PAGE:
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Liberal Studies

for the 21st Century

E-Series Faculty Profile: Dr. Andy Opel

Andy is a Professor in the School of Communication and the Director of the Digital Media Production Program at Florida State where he teaches and researches documentary video production and environmental communication. 

E-Series Course:

  • IDS3164 - Media, Culture and the Environment
  • IDS2452 - Documentary Film:  History, Theory and Practice.  

1. Please tell us about yourself.
I am a Professor and the Director of the Digital Media Production Program in the School of Communication.  I came to FSU in 2001 after completing my PhD from the University of North Carolina Chapel Hill in August 2001.

2. Tell us about your research interests and why you are passionate about this topic.
I am interested in environmental communication.  Specifically, how documentary film can be used to tell stories about the environment and help translate complex science into narratives that can be understood by the general public.  I grew up in a very beautiful place and have been concerned about the connections between public policy and environmental sustainability from a very early age.

3. What do you want the public to know about your research? Why is your topic important?
A core premise of my work is to make an impact on the world here and now.  Helping people understand the connections between their purchasing decisions and the way land, resources, and human labor are impacted is central to my work.  Food and water and two great topics to make those connections because everyone eats food and drinks water regardless of your politics, race, gender or class.  I find students very ready and willing to think about the systems that deliver the food to their plates.  This is very concrete, unlike the slow moving and largely invisible forces of climate change or the preservation of large wild animals they may never see firsthand.  Once students begin to think critically about where their food comes from, it is not hard to begin to expand that thinking and to consider the impacts of electronics purchases, clothing or other consumer goods that have global footprints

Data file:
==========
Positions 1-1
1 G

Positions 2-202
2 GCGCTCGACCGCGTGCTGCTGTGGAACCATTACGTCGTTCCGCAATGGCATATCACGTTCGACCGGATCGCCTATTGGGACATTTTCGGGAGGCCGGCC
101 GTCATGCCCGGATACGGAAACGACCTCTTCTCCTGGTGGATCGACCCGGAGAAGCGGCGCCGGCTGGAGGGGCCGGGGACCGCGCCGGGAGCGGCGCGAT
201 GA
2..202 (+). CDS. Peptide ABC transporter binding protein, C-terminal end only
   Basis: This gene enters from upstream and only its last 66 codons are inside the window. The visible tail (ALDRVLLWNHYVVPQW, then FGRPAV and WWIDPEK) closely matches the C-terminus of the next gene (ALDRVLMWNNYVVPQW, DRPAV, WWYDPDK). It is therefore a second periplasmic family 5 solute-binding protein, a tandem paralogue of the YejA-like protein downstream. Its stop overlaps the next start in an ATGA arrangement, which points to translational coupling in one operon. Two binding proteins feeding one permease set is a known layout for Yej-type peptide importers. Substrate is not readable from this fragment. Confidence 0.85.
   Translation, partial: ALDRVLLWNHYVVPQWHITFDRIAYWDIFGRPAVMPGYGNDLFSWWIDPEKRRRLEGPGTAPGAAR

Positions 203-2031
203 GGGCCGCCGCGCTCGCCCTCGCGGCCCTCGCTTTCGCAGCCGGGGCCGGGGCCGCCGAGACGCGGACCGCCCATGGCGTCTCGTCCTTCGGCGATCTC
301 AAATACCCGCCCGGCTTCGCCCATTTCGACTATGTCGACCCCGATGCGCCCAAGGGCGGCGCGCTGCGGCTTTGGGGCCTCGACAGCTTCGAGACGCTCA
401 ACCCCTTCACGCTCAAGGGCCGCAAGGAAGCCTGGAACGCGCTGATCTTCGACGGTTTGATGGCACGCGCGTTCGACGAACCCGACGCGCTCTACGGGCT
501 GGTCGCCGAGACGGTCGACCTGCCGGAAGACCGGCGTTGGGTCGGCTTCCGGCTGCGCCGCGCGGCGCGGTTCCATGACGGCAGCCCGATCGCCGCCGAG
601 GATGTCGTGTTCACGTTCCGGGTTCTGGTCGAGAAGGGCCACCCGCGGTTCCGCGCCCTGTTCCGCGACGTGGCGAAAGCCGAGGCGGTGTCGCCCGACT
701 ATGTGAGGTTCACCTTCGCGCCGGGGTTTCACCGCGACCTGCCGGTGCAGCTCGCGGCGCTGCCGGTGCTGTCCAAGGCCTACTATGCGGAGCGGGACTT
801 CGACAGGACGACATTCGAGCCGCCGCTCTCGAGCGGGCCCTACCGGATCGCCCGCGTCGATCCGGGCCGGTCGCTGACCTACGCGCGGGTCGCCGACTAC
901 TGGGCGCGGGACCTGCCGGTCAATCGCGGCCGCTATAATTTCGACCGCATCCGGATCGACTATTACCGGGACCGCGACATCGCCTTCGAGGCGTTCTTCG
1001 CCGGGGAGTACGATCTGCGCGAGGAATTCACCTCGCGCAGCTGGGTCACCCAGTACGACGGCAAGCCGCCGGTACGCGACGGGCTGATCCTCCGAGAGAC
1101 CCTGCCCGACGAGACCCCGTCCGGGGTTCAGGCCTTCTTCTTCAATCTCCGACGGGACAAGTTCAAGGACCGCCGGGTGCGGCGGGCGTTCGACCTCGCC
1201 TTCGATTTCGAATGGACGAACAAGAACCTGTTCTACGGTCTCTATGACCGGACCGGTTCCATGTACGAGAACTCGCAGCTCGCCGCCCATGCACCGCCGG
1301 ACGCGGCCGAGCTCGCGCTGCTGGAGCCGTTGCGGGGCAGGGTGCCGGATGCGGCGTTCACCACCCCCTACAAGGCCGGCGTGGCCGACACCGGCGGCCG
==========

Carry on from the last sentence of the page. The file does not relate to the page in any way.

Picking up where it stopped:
4. Who has influenced you the most in life?
Probably my father. He was an imposing personality who was always pushing to ask what I was doing to make this world a better place.  He was trained as an Episcopal minister but left the church to pursue real world change through the US Dept. of Health, Education and Welfare, helping provide healthcare to children and disadvantaged families.  He always said the bible stories were about this world, not the afterlife, parables to serve as a guide not to be taken literally.  His voice has been a guiding influence in my life, making me a spiritual person, not a religious person.  He was always very clear about the danger of organized religion and I continue to see the divisions in our world that are driven by religious leaders who seem to forget the core messages of any number of “holy” texts and instead pit people against each other over fables that were meant to help people make good decisions, not start wars or turn neighbors into enemies.

5. What is your favorite part of your job?
I love two things:  Getting to work with enthusiastic and energetic students, and getting to create my own research and creative projects.  There are fewer and fewer places in the world where one can tap their own creativity on a daily basis and make new things happen.  Being a professor is the closest thing I have found to NOT having a job - instead having the opportunity to create new and interesting classes and new and exciting research projects.

6. What E-Series course do you teach and what is it about?
I created and teach both IDS3164 - Media, Culture and the Environment and IDS2452 - Documentary Film:  History, Theory and Practice.  The first one covers three areas: Media coverage of environmental issues,  popular culture and the environment with an emphasis on food, and the media strategies of environmental organizations.  The second class is an introduction to documentary film, outlining some of the core debates about the documentation of reality, tracing the major developments in the genre since the first documentary in the early 1920s and finally giving students a chance to experience firsthand what happens when they try to document something in the real world.  This is such an exciting time to be working in documentary and because of all the great films it is really hard to decide what to show to the students in any given semester.  I often see students get very excited about the genre after seeing films where the characters are more compelling than anything a screenwriter could ever dream up.

7. How do you like to spend your free time?
My favorite hobby is playing music.  I play the stand up bass, guitar and mandolin and have played in many bands over the years.

8. What did we naively not ask you that we should’ve, and your answer to it?
Why I love border collies!  -  Because they are amazing dogs, smart and responsive!  Our current dog Bella is 4 years old and is a great companion to our family and helps get us out of the house every day for ball playing at the park!

Liberal Studies for the 21st Century is located in room A3500 on the third floor of University Center A in the stadium


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